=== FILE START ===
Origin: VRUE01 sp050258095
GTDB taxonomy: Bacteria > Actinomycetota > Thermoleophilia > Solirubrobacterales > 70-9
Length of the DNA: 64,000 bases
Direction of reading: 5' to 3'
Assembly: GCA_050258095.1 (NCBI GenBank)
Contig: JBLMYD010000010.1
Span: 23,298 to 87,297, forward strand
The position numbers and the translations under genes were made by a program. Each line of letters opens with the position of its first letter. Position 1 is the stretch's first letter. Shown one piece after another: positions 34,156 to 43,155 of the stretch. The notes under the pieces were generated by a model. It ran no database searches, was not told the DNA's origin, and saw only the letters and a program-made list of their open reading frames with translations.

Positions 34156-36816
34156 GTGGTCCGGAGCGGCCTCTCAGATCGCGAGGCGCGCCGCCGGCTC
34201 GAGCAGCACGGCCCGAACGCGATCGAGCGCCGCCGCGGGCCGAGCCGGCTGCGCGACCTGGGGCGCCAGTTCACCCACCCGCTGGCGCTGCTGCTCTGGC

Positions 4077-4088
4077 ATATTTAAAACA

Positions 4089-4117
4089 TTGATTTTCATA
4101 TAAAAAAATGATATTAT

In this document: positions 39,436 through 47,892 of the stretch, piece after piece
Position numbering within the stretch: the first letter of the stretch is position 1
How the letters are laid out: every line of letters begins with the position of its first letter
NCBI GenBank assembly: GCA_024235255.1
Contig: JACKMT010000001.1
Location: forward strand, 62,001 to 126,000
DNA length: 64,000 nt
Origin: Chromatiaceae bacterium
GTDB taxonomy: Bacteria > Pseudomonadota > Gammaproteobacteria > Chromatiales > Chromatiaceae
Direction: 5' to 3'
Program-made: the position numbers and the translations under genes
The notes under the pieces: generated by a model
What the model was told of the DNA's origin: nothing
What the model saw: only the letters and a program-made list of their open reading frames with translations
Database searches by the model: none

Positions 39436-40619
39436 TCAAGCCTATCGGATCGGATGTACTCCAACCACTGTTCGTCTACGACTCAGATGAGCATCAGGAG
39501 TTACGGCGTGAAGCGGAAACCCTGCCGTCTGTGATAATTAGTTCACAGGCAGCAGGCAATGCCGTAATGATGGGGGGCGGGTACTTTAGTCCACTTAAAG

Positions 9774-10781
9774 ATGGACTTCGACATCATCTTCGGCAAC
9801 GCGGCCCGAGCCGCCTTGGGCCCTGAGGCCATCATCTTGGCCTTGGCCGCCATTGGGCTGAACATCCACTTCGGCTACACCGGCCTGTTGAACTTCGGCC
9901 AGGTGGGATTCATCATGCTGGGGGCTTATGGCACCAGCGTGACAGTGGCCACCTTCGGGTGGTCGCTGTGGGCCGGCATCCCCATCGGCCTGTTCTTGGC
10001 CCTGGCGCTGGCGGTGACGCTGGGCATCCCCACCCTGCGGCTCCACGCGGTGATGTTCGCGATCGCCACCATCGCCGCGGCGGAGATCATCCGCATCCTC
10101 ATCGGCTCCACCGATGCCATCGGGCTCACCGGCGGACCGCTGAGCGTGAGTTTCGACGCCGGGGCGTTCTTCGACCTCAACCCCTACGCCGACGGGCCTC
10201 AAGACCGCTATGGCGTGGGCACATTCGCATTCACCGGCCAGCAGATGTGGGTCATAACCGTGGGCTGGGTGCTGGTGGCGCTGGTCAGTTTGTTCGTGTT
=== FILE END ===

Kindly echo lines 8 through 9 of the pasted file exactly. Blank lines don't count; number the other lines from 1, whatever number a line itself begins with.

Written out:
The position numbers and the translations under genes were made by a program. Each line of letters opens with the position of its first letter. Position 1 is the stretch's first letter. Shown one piece after another: positions 34,156 to 43,155 of the stretch. The notes under the pieces were generated by a model. It ran no database searches, was not told the DNA's origin, and saw only the letters and a program-made list of their open reading frames with translations.

Positions 34156-36816